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Why in the name of god are we running stimulatory deficits in a boom?

By johnboy - 23 July 2012 9

Andrew Barr is having a celebratory crow about the performance of the ACT’s economy as recorded by a recent Commsec report.

The report found that:

• The ACT has Australia’s third highest economic growth, at 19.7% above the decade-long average, and behind only WA and NT, which both have large mining and resources sector investment projects.

• The ACT has the second highest population growth, at 1.79% per year, which is 24.7% above the decade-long average, and behind only WA.

• The ACT is the only state and territory to record housing finance commitments above the decade average. In the ACT the number of housing finance commitments is 5.0% above the decade-average and 4.4% higher than a year ago.

• The ACT is in the strongest position for new housing construction. In the March quarter the number of dwellings started was up 12.9% on the decade average.

• The ACT has the lowest jobless rate in the nation, at 3.6%.

• The ACT had the strongest growth in capital city home prices, up 1.3% on a year ago.

• In the ACT wages growth was 3.3%, with consumer prices rising 1.6%.

Which is all jolly good news.

So why is the ACT Government spending money it does not have, which will have to be repaid in a future quite possibly not as economically rosy, in these best of all possible times?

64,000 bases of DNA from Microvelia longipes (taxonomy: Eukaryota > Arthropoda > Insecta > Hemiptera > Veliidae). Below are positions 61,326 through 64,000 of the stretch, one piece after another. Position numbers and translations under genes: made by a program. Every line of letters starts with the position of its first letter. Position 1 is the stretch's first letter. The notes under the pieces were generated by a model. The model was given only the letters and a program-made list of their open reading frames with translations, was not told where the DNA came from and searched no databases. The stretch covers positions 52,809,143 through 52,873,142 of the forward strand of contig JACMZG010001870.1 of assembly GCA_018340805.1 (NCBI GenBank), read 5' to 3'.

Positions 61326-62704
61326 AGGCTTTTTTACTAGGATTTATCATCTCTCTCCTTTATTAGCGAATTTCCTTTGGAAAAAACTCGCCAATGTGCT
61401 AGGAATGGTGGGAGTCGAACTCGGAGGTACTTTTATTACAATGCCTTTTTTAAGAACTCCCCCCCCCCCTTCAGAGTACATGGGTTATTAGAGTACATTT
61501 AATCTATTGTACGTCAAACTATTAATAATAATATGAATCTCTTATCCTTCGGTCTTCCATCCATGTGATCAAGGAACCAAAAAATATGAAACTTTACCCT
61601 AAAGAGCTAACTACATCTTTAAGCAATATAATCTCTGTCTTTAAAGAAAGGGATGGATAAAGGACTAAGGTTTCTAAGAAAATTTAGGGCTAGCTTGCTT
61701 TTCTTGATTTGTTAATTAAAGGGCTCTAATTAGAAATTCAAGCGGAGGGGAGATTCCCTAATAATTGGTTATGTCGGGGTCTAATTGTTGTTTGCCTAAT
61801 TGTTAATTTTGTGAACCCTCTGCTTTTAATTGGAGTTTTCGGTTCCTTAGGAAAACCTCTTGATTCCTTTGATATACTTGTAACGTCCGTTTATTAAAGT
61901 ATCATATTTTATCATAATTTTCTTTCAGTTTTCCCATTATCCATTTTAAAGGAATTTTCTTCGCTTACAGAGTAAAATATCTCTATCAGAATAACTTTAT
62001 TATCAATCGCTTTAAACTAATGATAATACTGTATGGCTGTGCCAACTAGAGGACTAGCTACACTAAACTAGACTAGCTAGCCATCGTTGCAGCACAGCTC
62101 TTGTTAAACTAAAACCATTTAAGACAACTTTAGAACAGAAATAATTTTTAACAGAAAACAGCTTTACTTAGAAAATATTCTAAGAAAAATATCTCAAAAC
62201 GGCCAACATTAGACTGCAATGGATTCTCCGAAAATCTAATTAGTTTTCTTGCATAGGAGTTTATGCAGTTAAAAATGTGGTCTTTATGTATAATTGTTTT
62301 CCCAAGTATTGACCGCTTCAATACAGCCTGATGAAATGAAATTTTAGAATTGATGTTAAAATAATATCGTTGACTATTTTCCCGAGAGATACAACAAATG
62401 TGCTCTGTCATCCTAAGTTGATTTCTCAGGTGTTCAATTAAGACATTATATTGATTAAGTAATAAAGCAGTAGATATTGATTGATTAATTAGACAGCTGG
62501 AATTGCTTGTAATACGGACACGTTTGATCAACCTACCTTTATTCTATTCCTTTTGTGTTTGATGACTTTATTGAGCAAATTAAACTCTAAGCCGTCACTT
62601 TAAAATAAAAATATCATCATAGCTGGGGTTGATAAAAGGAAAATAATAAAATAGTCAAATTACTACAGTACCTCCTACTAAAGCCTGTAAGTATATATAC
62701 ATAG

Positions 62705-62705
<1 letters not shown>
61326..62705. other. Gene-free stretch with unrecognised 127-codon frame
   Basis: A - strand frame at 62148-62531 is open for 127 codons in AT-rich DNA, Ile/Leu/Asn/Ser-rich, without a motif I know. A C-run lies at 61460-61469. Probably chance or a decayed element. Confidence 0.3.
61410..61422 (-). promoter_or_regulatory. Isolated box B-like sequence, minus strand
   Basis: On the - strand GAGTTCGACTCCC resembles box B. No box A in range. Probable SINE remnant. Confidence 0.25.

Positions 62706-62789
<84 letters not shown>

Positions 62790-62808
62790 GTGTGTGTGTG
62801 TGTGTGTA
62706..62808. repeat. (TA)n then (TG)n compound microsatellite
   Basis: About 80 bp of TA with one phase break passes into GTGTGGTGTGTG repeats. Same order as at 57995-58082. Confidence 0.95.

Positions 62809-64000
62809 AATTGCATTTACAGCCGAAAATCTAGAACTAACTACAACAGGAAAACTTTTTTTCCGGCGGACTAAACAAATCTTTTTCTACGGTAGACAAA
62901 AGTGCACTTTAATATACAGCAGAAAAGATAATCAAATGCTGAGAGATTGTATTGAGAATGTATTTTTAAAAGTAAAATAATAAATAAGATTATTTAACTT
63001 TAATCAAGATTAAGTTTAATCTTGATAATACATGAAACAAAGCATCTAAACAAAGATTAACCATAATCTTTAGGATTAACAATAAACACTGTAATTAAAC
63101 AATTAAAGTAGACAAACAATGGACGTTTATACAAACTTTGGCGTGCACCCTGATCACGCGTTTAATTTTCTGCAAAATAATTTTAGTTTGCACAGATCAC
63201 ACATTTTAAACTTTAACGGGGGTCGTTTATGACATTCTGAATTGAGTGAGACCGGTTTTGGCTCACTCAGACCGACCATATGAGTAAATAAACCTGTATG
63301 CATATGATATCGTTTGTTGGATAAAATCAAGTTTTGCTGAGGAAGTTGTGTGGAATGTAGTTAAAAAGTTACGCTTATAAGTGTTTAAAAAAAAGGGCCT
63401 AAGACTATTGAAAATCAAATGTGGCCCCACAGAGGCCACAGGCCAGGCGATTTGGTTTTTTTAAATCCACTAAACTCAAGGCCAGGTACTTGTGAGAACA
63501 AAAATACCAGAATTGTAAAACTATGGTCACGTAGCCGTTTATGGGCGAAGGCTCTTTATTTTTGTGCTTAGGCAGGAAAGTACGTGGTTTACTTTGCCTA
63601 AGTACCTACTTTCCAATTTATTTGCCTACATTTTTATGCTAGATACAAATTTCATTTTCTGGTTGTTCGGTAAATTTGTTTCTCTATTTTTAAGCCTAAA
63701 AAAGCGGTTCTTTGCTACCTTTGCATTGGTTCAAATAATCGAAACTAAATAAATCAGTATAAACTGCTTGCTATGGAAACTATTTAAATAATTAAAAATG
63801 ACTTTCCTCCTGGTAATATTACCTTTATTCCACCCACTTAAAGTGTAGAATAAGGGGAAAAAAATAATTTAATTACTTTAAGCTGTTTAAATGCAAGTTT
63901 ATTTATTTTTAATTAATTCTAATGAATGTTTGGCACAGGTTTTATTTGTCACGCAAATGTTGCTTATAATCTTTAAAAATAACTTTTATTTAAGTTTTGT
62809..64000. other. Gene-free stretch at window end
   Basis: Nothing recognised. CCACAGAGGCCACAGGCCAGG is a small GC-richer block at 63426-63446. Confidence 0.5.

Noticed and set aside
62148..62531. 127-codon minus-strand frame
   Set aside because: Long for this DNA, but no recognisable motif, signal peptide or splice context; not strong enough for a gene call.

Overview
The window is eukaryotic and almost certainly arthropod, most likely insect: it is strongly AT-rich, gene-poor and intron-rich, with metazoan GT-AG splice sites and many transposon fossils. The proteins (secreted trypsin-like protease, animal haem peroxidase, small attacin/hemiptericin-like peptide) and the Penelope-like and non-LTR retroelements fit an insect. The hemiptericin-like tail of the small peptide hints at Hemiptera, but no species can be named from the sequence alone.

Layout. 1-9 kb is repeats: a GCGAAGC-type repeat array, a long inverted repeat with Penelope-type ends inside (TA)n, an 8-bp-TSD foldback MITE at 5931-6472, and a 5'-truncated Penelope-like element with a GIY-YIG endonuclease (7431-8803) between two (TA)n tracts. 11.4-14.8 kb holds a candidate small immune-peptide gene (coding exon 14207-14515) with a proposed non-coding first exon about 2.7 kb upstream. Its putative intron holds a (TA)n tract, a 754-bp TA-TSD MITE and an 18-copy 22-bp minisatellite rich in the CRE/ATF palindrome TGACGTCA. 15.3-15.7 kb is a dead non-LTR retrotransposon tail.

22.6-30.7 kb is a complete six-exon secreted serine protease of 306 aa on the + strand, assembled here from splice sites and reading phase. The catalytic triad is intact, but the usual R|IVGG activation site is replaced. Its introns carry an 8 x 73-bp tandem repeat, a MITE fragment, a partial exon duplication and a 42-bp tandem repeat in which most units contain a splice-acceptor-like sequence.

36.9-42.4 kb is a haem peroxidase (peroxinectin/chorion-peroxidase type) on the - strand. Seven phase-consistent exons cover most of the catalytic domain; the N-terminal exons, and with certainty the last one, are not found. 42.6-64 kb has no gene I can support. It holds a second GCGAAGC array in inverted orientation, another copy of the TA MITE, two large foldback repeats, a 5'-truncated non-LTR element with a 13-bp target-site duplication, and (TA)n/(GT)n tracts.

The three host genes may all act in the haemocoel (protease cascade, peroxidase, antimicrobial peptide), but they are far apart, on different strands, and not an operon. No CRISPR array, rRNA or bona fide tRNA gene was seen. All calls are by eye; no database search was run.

Treasurer Barr in his budget speech said he was stealing from the future to stimulate the economy:

This Budget is stimulatory. It protects activity and confidence, but it will not seek to expand unsustainably or carelessly. It will maintain activity.

One can’t help thinking there will be a grim reckoning after the election.


UPDATE 23/07/12 10:57: Treasurer Barr has tweeted this response back:

CommSec is a rear mirror view of relative economic performance. We have been performing well but the drivers of that growth are slowing.

The ACT Budget settings aim to keep the economy growing in a period of Commonwealth Government contraction.

In the long run, the federal spend will return to more “normal” levels. We were boosted by the stimulus spending and housing construction.

Overall the ACT economy tends to be counter-cyclical to the national economy. This is due to the strong influence of Federal spending.

What’s Your opinion?


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9 Responses to
Why in the name of god are we running stimulatory deficits in a boom?
dungfungus 9:26 am 26 Jul 12

Motoristparty said :

Also when you look at previous borrowings of $490 million to be paid back by 2015 and this year estimated territory borrowings of $790 million you start to wonder about that grin. Why do Governments budget to spend everything they have got plus, amazes me. Why not cut some waste and save a little along the way.

It’s only the start.

Motoristparty 8:48 pm 25 Jul 12

Also when you look at previous borrowings of $490 million to be paid back by 2015 and this year estimated territory borrowings of $790 million you start to wonder about that grin. Why do Governments budget to spend everything they have got plus, amazes me. Why not cut some waste and save a little along the way.

dpm 10:34 pm 23 Jul 12

It’s interesting that at the same time, we are also in a ‘crisis’ over housing construction!
http://www.canberratimes.com.au/act-news/act-in-crisis-as-housing-slumps-20120722-22ik2.html